The upper feels soft, pliable, seamless and slipper-like. Prior to the Fury shoes, I had been wearing heavier shoes with stouter uppers, and at first the lack of more substantial support was unnerving. But I’ve grown accustomed to the soft feel, and have had no sensation of lost power or lack of control. The soles are plenty stiff, and the Energy Lock Carbon heel hold is quite good. The ratchet buckle strap is easy to adjust and very secure.
However, the fit is narrow, and the toes are too pointy for my feet. Pacocha agrees that there’s a good 10mm of shoe volume at the tip of the toe that goes unused. My smallest toes are scrunched up by the narrow fit. Fortunately, the upper is very forgiving, with no pressure points, and it seems to have stretched just enough that I’ve had no problems with discomfort. But I would much prefer a rounder toe box with more width and volume.
So far, I’ve had no issues with durability, but achieving the Fury’s low weight means that heavier-duty materials aren’t used. If I were going to spend a week on an epic mountain bike trek, I might choose shoes with more substantial construction.
On the upside, the soles are great. The carbon sole is plenty stiff, but not uncomfortable. I would prefer a little more shape to the carbon sole, especially in the instep for arch support. The “Ergo Fit 3D” insole is comfortable but doesn’t provide the arch support I need. Pacocha and I both love the Contagrip lugs, which deliver traction as promised, and so far have remained intact. I would like the lugs to be taller around the cleat recess, because my Shimano SPD cleats protrude beyond the lugs and scrape the ground.
Pacocha broke the buckle on one of his shoes. He’s put them through the wringer this cyclocross season (so have the riders of the Cannondale-cyclocrossworld team, and Luna Chix Alison Dunlap and Georgia Gould). Here are his notes:
After almost a full season of cyclocross, I feel I can speak to the bad, good and durability of the Fury. My biggest complaint is the shape of this shoe’s toe box. It’s quite pointy and I can’t imagine it fits many feet all that well. I also find contention with Mavic’s use of cord and Velcro tabs, versus a plain strap. The cord system is harder to use and adjust; I see no benefit over a conventional strap. On the flip side, I am really happy with Mavic’s carbon sole and rubber tread. The carbon sole provides the perfect ratio of pedaling stiffness to walking, or running, flexibility for cyclocross and mountain bike competition. The rubber tread is one of the best I have used lately. It seems to funnel the cleat directly to the pedal; in all honesty, it’s the reason I keep wearing the shoes. With the Fury, I am able to engage my Crankbrothers Eggbeaters quicker than with any other shoe I’ve used. As for its overall durability, the tread, sole and upper have held up very well, but I must re-mention that I did break one of the ratcheting buckles in standard use, not crashing.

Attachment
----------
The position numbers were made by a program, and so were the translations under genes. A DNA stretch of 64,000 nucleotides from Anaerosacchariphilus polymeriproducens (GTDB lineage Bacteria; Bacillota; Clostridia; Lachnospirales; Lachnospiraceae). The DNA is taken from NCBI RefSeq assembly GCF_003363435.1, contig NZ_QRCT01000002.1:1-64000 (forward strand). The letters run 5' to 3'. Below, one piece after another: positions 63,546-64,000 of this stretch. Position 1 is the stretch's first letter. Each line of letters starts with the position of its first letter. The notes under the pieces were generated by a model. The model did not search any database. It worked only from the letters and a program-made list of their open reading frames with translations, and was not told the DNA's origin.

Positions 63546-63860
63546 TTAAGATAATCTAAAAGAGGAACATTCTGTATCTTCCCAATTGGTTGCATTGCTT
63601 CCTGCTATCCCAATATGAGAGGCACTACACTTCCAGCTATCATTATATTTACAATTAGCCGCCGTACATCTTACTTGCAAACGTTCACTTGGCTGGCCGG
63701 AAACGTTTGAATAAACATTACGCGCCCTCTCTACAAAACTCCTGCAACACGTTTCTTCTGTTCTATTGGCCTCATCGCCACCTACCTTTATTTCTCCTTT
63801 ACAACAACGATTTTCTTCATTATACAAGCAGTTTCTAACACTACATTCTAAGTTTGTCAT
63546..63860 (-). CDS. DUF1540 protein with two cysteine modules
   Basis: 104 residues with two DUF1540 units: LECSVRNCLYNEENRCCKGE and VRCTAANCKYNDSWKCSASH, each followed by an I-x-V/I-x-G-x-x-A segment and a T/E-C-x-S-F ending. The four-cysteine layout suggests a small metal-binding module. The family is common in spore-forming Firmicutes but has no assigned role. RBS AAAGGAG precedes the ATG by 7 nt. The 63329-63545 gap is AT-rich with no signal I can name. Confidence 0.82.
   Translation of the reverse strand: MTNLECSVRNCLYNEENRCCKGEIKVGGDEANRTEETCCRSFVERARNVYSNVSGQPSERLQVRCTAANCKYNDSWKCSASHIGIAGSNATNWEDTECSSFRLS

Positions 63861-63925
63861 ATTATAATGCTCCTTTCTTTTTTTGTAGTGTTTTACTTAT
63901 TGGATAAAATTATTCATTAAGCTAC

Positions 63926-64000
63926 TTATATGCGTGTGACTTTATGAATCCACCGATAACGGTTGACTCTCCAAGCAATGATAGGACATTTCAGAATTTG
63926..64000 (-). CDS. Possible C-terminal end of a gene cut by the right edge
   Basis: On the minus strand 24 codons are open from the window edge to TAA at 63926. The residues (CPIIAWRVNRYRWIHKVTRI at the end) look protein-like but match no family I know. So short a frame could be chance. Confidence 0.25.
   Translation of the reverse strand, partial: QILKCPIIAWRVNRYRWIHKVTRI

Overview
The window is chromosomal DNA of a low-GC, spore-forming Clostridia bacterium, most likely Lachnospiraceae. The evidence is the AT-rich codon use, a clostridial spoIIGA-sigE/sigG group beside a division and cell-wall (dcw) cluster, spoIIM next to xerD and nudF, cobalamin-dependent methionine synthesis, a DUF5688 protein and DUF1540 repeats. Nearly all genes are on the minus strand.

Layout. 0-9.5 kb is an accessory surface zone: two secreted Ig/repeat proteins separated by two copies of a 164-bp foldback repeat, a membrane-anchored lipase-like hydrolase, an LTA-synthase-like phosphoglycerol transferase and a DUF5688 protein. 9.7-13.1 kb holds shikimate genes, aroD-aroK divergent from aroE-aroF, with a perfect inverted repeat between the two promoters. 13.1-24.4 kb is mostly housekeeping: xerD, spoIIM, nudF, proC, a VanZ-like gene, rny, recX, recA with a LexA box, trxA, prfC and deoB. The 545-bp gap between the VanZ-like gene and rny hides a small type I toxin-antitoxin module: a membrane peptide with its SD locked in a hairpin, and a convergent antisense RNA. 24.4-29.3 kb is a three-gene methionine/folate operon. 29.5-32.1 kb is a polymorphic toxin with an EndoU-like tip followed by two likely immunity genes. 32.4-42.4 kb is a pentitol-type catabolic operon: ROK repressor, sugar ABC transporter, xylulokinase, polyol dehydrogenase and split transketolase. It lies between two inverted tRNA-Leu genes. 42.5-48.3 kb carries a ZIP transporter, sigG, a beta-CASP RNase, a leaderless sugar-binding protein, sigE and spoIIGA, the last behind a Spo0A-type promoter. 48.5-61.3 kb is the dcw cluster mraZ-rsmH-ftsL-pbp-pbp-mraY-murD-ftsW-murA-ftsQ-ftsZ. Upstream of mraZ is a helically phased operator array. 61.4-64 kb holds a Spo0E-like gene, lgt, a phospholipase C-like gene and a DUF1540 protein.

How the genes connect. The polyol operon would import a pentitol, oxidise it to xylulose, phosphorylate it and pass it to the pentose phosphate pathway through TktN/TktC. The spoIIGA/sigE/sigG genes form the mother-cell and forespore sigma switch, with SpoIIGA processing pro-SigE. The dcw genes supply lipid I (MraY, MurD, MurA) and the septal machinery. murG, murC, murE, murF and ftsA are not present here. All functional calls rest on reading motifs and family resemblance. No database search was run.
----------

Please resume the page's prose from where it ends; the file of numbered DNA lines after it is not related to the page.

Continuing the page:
At the end of the day, if you want a lightweight, slipper-like mountain bike shoe that is good for racing, check out the Fury. Steer clear if you have particularly wide feet or spend most of your time on adventurous epic riding where they might see more abuse.